Virginia governor's wife hid gifts, says corruption trial witness

RICHMOND Va. Fri Aug 8, 2014 3:18pm EDT

Former Virginia Governor Robert McDonnell arrives with his legal team for his trial in Richmond, Virginia, July 28, 2014.  REUTERS/Jay Westcott

Former Virginia Governor Robert McDonnell arrives with his legal team for his trial in Richmond, Virginia, July 28, 2014.

Credit: Reuters/Jay Westcott

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RICHMOND Va. (Reuters) - The wife of former Virginia Governor Robert McDonnell was known among staffers for hiding gifts in the executive mansion, an aide to the governor testified during the first couple's corruption trial on Friday.

Matt Conrad, McDonnell's deputy chief of staff, said aides were worried that if some of the gifts hidden by first lady Maureen McDonnell were also intended for the governor they needed to be recorded on financial disclosure forms.

"I heard there were piles of gifts in closets,” Conrad said on the 10th day of the trial in U.S. District Court.

McDonnell, a Republican, and his wife face 14 counts of corruption and bribery for allegedly accepting the gifts and loans from businessman Jonnie Williams Sr. in exchange for supporting his former company Star Scientific, a dietary supplements maker.

Paul Perito, the former chairman and chief operating officer of Star Scientific, now known as Rock Creek Pharmaceuticals Inc, testified that he had no idea of Williams' largesse towards the McDonnells.

Perito said he knew that Williams was playing golf with the governor and having dinner with the first lady. He generally thought courting them was a good idea.

“If the governor of the state embraces the product ... it gives it credibility,” Perito said.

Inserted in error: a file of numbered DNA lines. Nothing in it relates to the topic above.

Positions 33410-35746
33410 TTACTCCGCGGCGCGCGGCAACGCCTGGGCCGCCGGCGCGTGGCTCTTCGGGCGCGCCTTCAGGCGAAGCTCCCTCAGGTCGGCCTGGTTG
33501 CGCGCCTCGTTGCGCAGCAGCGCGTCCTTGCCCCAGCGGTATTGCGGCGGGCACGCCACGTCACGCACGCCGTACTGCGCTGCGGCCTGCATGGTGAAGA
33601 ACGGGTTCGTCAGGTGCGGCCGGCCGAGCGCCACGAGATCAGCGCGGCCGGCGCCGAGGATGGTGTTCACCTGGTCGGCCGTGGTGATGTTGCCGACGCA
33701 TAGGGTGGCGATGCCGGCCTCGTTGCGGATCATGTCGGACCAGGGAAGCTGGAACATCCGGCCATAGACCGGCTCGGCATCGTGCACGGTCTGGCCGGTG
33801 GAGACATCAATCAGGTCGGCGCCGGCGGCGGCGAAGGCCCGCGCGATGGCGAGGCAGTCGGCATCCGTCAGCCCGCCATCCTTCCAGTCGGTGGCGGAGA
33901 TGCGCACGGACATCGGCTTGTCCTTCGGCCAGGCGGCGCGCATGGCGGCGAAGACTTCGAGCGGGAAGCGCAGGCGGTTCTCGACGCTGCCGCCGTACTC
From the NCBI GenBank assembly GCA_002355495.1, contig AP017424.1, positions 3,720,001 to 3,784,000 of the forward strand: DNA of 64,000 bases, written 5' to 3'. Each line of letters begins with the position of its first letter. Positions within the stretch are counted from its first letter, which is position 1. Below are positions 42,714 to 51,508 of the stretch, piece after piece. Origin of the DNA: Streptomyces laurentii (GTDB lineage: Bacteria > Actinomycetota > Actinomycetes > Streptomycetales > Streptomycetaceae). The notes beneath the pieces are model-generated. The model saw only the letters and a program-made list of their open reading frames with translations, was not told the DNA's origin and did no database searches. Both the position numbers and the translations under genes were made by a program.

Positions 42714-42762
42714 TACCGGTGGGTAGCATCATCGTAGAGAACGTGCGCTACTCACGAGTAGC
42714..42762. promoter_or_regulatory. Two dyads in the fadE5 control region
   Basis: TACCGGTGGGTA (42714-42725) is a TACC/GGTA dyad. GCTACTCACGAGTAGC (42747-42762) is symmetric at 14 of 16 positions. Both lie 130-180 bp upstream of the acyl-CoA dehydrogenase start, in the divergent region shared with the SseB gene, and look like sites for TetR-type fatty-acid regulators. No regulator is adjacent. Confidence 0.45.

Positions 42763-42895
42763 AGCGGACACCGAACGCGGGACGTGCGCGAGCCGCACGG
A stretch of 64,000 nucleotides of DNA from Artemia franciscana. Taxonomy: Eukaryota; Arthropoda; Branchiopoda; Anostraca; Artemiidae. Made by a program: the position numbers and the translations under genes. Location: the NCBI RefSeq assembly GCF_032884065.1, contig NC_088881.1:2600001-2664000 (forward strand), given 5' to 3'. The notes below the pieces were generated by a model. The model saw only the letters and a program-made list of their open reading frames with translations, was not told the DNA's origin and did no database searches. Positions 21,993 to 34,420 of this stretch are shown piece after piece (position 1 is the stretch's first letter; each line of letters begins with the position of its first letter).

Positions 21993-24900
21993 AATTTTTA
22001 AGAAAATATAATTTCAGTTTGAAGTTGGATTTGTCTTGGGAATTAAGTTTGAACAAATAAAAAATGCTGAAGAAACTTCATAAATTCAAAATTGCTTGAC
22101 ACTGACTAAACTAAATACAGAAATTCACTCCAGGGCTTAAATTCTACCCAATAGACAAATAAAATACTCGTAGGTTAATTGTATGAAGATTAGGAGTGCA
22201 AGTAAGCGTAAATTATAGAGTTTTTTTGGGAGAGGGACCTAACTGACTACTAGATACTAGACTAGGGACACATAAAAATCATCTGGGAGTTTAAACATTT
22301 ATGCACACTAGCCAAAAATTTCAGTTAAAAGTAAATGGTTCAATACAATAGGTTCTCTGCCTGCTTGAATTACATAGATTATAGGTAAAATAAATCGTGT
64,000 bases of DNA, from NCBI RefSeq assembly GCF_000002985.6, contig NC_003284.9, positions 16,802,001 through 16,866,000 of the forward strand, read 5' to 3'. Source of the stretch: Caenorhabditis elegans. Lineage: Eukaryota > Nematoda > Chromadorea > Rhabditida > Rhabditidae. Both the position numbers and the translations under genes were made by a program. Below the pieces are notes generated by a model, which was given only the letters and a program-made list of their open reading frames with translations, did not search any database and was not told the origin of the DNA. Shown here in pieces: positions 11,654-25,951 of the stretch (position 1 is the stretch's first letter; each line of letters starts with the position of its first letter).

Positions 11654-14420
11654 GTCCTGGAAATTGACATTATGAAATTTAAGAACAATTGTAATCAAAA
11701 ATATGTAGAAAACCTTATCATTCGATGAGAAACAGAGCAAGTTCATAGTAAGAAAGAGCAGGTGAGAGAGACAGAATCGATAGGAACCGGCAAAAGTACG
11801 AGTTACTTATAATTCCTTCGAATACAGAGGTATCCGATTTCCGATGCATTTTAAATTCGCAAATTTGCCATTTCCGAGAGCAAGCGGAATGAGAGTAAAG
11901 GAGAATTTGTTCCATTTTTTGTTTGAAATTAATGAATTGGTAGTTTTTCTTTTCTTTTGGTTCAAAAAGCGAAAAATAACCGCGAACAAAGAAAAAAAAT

He added that the governor told him that he personally took Anatabloc, Star Scientific's main product, at a launch of the product at the governor’s mansion in August 2011.

McDonnell also suggested to him that the firm apply for funding for product studies from the Virginia Tobacco Commission.

Perito said he never knew about the Rolex watch Williams bought for the governor or the personal loans he had made to the couple until after Williams was questioned by federal and state investigators in January 2013.

He said Williams called him and disclosed everything.

“I was astounded,” Perito said.

Perito said he immediately called company lawyers to discuss the implication of Williams' actions on the company and its investors.

To win a conviction, prosecutors must convince the jury that the governor took official acts to help Williams. Attorneys for the couple have argued that accepting the gifts and money was unseemly but not illegal.

If convicted, the McDonnells could face more than 20 years in prison and a large fine. McDonnell's four-year term as governor ended in January.

(Reporting by Gary Robertson; Writing by Ian Simpson; Editing by Bill Trott and Eric Beech)

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